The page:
One of the projects on hold is Murphy's Landing, a 187-acre community that's being planned along the banks of the Caloosahatchee River. "That's waiting on the market," Dennis Church, vice president of planning and development for Bonita Bay Group, told a group of politically active business people recently.
Church says that development will likely have to wait another two to three years. A much larger, 5,200-acre development in LaBelle will also be pushed back until the market recovers in 2010.
+ It's only rock n' roll,
but we like it
Put away the motivational posters. Reconsider the free monthly back massages in the break room. Another team building exercise on the ropes course?
Instead, use something that research shows is a better motivator and better at improving retention of information.
That something? Music.
"We know that music is a great vehicle to deliver training because it helps with retention," says Russ Riendeau, a PhD in psychology and senior partner with East Wing Search Group, who has done executive search work in Florida and nationwide for 23 years. "Music enhances memory, recall and attention. Music can be a very powerful tool for companies to improve morale and productivity."
Riendeau's message: Mix music into presentations to increase retention and attention among employees. His other message: You don't need gimmicks to attract and keep good employees. You need to find people who are passionate about your company's mission. That will keep them coming to work every day, not a free lunch once a month.
"You don't need goofy stuff to make employees happy," Riendeau says.
To attract the best talent, companies need to do the following, he says:
• Have a distinct competitive advantage in their industry
• Have clearly defined job descriptions with key initiatives for each job.
• Write down what skills are needed for the job.
• Use a personality measurement tool, like the Myers-Briggs, to see if the person's personality meets the impression he gives.
• Survey employees to see where they came from to determine fertile recruiting areas.
• Hold interview training classes for managers.
Riendeau teaches these things with a shirt and tie on. And sometimes with an electric guitar strapped to his back.
+ CLW takes stand
for heart health
The employees of CLW Real Estate Services Group in Tampa are no strangers to the danger caused by heart disease.
Bruce Lauer, founding principal of CLW Real Estate Services Group and quadruple by-pass surgery patient, can attest to the importance of committing to a heart-healthy lifestyle. After two heart attacks (one in 1985 and again in 2002), a minor stroke and heart surgery, Lauer realized he had to make some profound changes in his lifestyle, which included adding a diet rich in fruits and vegetables and an increased commitment to exercise.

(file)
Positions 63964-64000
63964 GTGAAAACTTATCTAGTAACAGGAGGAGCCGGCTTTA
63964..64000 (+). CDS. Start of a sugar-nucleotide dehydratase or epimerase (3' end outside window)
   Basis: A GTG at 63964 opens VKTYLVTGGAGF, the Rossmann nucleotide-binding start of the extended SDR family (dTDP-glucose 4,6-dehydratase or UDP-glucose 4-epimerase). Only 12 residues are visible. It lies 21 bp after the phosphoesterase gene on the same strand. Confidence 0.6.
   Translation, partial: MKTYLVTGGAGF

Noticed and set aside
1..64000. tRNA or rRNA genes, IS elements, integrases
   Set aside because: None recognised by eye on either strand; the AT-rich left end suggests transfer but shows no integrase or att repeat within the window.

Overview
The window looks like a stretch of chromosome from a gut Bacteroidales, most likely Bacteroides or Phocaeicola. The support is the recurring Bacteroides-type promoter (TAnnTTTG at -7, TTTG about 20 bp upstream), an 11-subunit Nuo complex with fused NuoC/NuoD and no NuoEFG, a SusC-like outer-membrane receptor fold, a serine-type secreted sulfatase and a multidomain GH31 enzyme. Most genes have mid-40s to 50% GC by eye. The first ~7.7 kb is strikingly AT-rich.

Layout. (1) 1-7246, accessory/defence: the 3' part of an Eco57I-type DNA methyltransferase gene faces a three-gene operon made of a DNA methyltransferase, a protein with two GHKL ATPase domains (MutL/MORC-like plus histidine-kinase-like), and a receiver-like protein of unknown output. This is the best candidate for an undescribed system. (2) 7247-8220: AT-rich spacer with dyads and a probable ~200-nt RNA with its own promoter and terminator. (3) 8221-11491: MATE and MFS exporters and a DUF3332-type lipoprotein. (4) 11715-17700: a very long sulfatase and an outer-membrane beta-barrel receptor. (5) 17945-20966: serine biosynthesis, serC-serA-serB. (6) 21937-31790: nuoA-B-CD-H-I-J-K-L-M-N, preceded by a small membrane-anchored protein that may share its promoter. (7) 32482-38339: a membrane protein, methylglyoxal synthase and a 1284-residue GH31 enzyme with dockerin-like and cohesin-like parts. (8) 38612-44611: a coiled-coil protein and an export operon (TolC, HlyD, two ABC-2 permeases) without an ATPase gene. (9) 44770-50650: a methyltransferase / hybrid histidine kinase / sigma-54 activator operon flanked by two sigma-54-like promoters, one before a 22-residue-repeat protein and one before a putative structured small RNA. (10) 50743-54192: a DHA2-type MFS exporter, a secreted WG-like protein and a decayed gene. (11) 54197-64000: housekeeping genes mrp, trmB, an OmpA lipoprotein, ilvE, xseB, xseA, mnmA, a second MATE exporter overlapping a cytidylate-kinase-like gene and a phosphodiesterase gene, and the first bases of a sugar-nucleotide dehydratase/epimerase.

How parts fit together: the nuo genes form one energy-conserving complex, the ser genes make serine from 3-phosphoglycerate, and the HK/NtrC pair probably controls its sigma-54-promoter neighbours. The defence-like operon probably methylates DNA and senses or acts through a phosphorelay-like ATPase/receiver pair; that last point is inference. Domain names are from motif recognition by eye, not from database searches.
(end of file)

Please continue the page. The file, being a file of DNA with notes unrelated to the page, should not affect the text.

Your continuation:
Lauer is not the only employee at CLW to be touched by the effects of heart disease. Several of his colleagues had been affected too:
• Lou Varsames, principal, recently underwent open heart surgery for a genetic heart defect;
• The father of broker K.C. Tenukas passed away due to an aortic aneurism;
• The mother of Mike Lawson, director of operations, recently had a major stroke;
• The father of Melissa Fitzgerald, assistant project manager, died due to congenital heart failure and an enlarged heart.
CLW decided to commit to a cause that had effected many of its employees, so the company is promoting heart-health by hosting awareness activities throughout the year and raising funds for the American Heart Association.
Existing-home prices in Naples fall 29%
Talk about an eye-popper.
When the Naples Area Board of Realtors released January sales figures last week, the data showed the median sale price of an existing single-family home in the Naples area tumbled from $610,000 in January 2007 to $432,000 in January 2008, a 29% decline.
Arlene Carozza, president of the Realtors group in Naples, says the overall picture may be distorted, however. The median-price decline for single-family homes may be magnified by the fact that the number of homes sold in the under-$300,000 category nearly doubled in January compared with the same month a year ago. The median price in that category fell 31% to $185,000, likely spurring those sales. Meanwhile, the number of sales of homes above $300,000 dropped in every price category while median prices generally rose.
"If you look at the whole, maybe it looks worse than it is," Carozza says. January data for other parts of the state was not available by press time.
Naples existing single-family
median sold price
($ in thousands)
Price Range Jan. 2007 Jan. 2008 %Change
$0-$300 $270 $185 ‑31%
$300-$500 $370 $397 7%
$500-$1M $682 $762 12%
$1M-$2M $1,481 $1,365 ‑8%
$2M+ $3,100 $4,050 31%
Overall $610 $432 ‑29%
It has begun. Ernst & Young has begun the process of taking nominations for its annual Entrepreneur of the Year Awards.
The Florida competition will pick an overall state winner, which will then go on to national and potentially international competition.
What does it take to be a successful entrepreneur in a challenging economy?
"A majority of entrepreneurs talk about perseverance and the team they built," says Ernst & Young's Micheal Brennan, Florida host of the Florida Entrepreneur of the Year program told Coffee Talk. "The judges like the best story, one about a company that's really had to scratch and claw."
The Florida competition will be held in Orlando June 5. The national event will be in Palm Springs, Calif. in November. Former Gulf Coast winners include Outback Steakhouse and Breed Technologies.
For more information and nomination forms contact Beverly Eha, program manager, Ernst & Young Entrepreneur Of The Year Florida Awards, at 813.225.4893 or at [email protected]. Information is also available at www.ey.com/us/eoy.
What the data shows: The category of consumer-nondurable taxable sales include food and convenience stores, department and clothing stores, drug stores, antique dealers, book stores, florists, pet dealers and suppliers, social organizations, storage, communications firms, print shops, nurseries, vending machines and utilities.
What it means: Consumer nondurable sales have held up well despite a slowing economy. They stand in stark contrast to consumer-durable sales of items such as cars and washing machines, which have declined by double-digit percentage rates on the Gulf Coast. Tampa matches the state's growth in sales of consumer nondurable items and the only area that fell slightly was Punta Gorda.
Forecast: As long as the unemployment rate doesn't spike up further, consumer-nondurable sales should hold up reasonably well. The unemployment rate in Charlotte County was the highest on the Gulf Coast in November at 5.9%, which may indicate why sales of consumer nondurable items declined.
Gulf Coast nondurable sales in November
($ in millions)
Area Taxable sales Annual chg.
Fort Myers $309.3 2.3%
Naples $172.6 3%
Punta Gorda $65.4 ‑1.5%
Sarasota $295.4 2.4%
Tampa $1,120 5.1%
Florida $8,699 5.1%
Source: Florida Legislature Office of Economic & Demographic Research